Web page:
Even, my homeless friend
Our friend, Even, stopped by tonight to show us his new bike. He bought it with lottery winnings. My husband wasn’t home, so I sat on the porch this evening and visited with him. He used to live in a group home down the street, and could always be found riding up and down the streets on his bike unless it had been recently stolen.
Even has had a rough life. I won’t go into the details without permission to share his life story, but I will say that he has lived in survival mode most of his days. He’s been homeless before for 8 1/2 years, and has been homeless again for the past year. He is already talking of the upcoming winter. He says that age 52 he doesn’t know how many more winters he can handle living homeless.
Even is not the stereotypical homeless man. He is not a drunk, he refuses handouts, and most definitely doesn’t beg. I can’t even get him to eat here when he stops by. He doesn’t ever want us to feel like he is using us. He lives on the spare jobs he can get here and there, and on his lottery winnings. And he always talks of someday winning big and being able to buy a home.
My friend, Even, is a reminder to me that not everyone is homeless because of drugs or alcohol, or the lack of a desire to work, or whatever stereotypical reason I can throw out there. His life is different. Because of some brain function issues caused by an accident early in life, Even appears quite normal but just can’t work the system. He just can’t quite fit the norm or hold a job for long. He mentions that most 52 year olds have houses and families, and he talks of his survival without a home. He explains his pulley system that allows him to sleep high in the trees in a hammock and pull his bike up with him to keep it safe. He excitedly shares that someone has been letting him sleep on their property in an old bus, and that he just got a solar shower. He talks of bathing in the public restroom at the park and how there just ain’t nothing like a real shower.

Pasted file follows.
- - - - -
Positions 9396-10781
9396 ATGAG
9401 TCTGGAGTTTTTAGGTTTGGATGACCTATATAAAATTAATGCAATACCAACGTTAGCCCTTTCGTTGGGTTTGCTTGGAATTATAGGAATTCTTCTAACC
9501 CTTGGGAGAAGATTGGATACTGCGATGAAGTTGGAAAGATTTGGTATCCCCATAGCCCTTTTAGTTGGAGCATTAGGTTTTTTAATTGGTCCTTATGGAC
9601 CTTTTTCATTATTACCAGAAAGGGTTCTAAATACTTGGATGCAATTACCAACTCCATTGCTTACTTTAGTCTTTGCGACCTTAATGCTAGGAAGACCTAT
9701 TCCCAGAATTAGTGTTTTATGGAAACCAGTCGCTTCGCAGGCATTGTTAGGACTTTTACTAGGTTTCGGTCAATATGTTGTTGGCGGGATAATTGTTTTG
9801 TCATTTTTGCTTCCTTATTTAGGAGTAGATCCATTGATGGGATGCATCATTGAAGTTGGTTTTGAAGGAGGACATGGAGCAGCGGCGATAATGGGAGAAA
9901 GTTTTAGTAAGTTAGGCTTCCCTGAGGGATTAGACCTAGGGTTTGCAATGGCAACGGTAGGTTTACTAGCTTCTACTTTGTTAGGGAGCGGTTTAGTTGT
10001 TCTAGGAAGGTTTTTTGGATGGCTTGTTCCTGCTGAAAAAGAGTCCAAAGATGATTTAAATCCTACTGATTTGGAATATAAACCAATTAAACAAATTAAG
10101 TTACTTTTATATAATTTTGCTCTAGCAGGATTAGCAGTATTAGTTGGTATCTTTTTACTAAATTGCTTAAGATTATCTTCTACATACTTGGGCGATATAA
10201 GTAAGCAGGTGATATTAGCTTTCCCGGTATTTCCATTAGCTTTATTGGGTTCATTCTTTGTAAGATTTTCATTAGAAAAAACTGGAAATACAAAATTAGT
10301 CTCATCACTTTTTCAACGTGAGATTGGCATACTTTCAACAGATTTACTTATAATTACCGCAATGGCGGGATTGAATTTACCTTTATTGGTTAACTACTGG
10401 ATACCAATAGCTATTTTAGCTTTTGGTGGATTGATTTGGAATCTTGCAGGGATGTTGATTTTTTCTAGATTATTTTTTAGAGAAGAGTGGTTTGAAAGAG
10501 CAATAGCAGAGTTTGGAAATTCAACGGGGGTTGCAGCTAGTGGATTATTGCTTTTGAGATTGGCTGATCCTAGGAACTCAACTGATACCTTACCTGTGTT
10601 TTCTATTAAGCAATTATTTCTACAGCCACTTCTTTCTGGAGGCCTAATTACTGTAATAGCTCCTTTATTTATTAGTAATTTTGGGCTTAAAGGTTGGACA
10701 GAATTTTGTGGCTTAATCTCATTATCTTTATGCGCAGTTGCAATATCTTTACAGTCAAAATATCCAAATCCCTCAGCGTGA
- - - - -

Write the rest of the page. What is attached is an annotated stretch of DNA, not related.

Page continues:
Even also shares the very dark side of being homeless and being kicked while sound asleep for no reason, having rocks thrown at him in the night by a drunk man who tells Even his life is worth nothing because he’s homeless, of trying to find work but employers not wanting to hire someone without a city address. Life is hard.
Tonight I rejoice with Even because he has a nice new bike. And I am thankful that I was here this evening when he knocked on the door. I invited him back for lunch tomorrow so he can show Scott his bike. I hope he comes.